Behold figgy pudding Spam, the 'unholy' holiday canned pork blasted with citrus
'It was probably one of the worst things I've ever tasted,' says Washington Post food writer
Emily Heil describes figgy pudding Spam as "an unholy, eggnog-fueled tryst between a hot dog and a fruitcake."
The limited-edition holiday fare takes Spam's classic canned pork product and adds flavours intended to be reminiscent of figgy pudding, an old-fashioned British dessert.
As a food writer for the Washington Post, Heil got her hands on the holiday Spam before it was unleashed upon the greater public earlier this month. At first, she says she was eager to give it a whirl.
"I'm a food reporter. I do a lot of tasting of weird stuff. A couple of weeks ago, I tasted clam flavoured mayonnaise … so I am very open minded," Heil told As It Happens guest host Peter Armstrong.
But the combination of processed meat and artificial orange flavouring, she says, was too much for even her permissive palate.
"It was probably one of the worst things I've ever tasted," she said. "I immediately demanded combat pay from my bosses, and they seemed kind of sympathetic to this."
Oh, bring us a figgy pudding
For the uninitiated, figgy pudding is a traditional British holiday dessert that usually contains neither fig nor what North Americans would call pudding. Rather, it's a dense, steamed cake with varying ingredients, including raisins, currants and brandy.
It's perhaps best known for being referenced in the Christmas carol We Wish You A Merry Christmas, which includes the line, "Oh, bring us a figgy pudding," and later threatens: "We won't go until we get some."
Hormel Foods, the makers of Spam, attempted to capture the figgy pudding taste by adding a mixture of spices and flavourings — including cinnamon, nutmeg, ginger, allspice, cloves, and artificial fig and orange — to its classic canned pork.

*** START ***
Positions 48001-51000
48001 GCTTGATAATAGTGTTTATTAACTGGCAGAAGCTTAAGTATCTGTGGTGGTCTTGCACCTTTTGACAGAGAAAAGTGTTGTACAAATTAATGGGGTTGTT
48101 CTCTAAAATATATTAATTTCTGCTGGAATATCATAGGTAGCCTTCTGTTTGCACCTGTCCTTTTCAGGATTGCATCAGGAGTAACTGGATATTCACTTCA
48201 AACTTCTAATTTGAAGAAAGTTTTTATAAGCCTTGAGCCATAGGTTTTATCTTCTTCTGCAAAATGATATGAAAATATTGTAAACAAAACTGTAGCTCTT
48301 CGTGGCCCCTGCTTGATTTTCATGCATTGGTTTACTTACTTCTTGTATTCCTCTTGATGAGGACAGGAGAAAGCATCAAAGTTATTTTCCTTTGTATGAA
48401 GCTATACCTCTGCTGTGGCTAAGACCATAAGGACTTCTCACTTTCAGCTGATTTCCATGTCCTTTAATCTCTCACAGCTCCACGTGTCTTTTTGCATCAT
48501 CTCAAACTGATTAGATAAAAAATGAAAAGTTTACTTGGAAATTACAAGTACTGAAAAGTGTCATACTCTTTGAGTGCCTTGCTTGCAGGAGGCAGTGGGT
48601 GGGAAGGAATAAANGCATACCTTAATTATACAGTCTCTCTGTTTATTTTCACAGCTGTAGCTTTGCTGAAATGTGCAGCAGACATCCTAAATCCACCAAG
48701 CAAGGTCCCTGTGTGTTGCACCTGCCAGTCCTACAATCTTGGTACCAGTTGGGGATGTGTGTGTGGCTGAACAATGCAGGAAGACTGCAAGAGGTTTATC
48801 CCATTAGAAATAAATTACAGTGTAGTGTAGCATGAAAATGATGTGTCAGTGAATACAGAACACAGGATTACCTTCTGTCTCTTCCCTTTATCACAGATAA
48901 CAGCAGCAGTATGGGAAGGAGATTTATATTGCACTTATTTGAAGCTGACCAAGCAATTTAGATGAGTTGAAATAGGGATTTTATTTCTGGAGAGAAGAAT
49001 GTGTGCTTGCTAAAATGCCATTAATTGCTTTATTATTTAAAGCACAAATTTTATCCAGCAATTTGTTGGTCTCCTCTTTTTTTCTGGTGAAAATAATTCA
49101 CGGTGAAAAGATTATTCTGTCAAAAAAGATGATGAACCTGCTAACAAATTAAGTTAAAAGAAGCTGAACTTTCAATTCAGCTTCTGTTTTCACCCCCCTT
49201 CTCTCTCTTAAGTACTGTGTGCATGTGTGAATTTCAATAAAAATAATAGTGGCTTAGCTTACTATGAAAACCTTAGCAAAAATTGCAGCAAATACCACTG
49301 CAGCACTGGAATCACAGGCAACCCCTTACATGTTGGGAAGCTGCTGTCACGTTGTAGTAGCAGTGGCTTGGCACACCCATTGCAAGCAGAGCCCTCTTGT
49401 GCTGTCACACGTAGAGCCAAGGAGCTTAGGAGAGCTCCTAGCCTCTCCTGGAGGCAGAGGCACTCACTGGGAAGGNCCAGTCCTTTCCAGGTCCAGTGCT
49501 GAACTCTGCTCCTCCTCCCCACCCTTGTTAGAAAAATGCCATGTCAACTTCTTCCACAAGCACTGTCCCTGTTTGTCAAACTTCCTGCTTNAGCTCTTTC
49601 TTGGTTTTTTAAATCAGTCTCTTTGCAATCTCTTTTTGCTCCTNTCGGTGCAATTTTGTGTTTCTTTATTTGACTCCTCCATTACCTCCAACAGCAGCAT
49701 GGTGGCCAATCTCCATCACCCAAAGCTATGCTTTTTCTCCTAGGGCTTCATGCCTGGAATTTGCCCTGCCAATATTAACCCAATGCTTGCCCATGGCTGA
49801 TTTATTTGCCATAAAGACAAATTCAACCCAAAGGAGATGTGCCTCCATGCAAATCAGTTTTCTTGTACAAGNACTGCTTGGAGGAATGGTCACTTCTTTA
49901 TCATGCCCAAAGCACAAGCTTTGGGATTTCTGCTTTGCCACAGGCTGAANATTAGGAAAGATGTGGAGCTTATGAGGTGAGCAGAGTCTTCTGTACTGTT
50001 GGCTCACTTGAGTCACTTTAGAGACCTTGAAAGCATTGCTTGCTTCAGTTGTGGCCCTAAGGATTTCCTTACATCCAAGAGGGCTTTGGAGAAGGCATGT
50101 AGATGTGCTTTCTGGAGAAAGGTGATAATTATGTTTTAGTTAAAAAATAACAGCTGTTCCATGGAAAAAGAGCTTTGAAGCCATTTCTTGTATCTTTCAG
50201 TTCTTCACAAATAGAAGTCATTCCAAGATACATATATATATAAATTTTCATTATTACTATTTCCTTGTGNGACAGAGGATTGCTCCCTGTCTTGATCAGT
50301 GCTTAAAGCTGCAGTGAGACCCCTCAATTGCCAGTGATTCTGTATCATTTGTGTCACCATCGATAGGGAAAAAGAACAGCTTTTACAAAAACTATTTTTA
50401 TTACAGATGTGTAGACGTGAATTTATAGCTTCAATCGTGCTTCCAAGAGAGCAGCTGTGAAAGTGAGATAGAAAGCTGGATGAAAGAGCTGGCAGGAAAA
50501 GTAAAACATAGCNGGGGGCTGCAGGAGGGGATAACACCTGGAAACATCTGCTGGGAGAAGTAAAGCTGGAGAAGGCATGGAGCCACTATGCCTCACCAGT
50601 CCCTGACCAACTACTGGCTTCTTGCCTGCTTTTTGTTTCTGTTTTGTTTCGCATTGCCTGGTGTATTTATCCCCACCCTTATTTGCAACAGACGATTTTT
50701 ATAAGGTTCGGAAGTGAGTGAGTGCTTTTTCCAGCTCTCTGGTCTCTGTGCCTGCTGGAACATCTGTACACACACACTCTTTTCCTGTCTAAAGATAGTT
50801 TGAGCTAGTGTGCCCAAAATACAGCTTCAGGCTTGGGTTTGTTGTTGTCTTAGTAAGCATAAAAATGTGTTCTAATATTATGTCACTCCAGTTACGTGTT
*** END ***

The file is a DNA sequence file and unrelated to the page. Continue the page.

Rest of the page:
In a press release, the company called it "a savoury, sweet and comforting treat" that "evokes a sense of nostalgia and warmth, taking consumers back to their favourite memories from holidays past."
The reviews, like Spam, are mixed.
One online customer called it a "cursed item" that will "haunt you to the grave." The Takeout's Dennis Lee declared that he "probably wouldn't go so far as to say it belongs in a dumpster," and noted it tastes "OK" as a supporting ingredient in other recipes.
Heather Martin of NBC's Today cooked it up in a variety of dishes and poetically concluded: "With nods to holiday food traditions all around the world, from the Pacific Rim to merry old England, its many layers of flavours are matched only by the proud diversity of our nation's populace itself."
'I am not, like, a big Spam eater'
Heil admits she's not experienced in cooking with Spam.
"It is very big in some cultures. Huge in Hawaii. People do really delicious things with Spam, so I'm not knocking Spam as a category," she said. "[But] I'm not super familiar, so I went with the really basic, simple preparation."
That is to say, she sliced it up, and fried it.
I brushed my teeth. I drank lots of water. And that figgy pudding Spam just lingered.- Emily Heil, Washington Post food writer
When she tried it, she says she was immediately blasted by an "overwhelming" kick of artificial orange.
"I admit there are good fruitcakes in the world, but there are plenty of bad ones. And this tastes overwhelmingly like a very bad fruitcake and a hot dog sort of combined into one," she said.
Then came the aftertaste.
"I brushed my teeth. I drank lots of water. And that figgy pudding Spam just lingered. It was not going anywhere," she said.
Hormel declined to comment about the product's reviews. But bad press or good, the figgy pudding Spam has already sold out on Amazon and Walmart.
"My deep suspicion is that this is sort of a novelty play for buzz," Heil said. "It is the kind of thing that people talk about."
But she won't be partaking a second time.
"Barring some sort of hostage situation or a very large payment, that's really the only scenarios I could imagine under which I might eat this thing again."
Interview with Emily Heil produced by Brianna Gosse.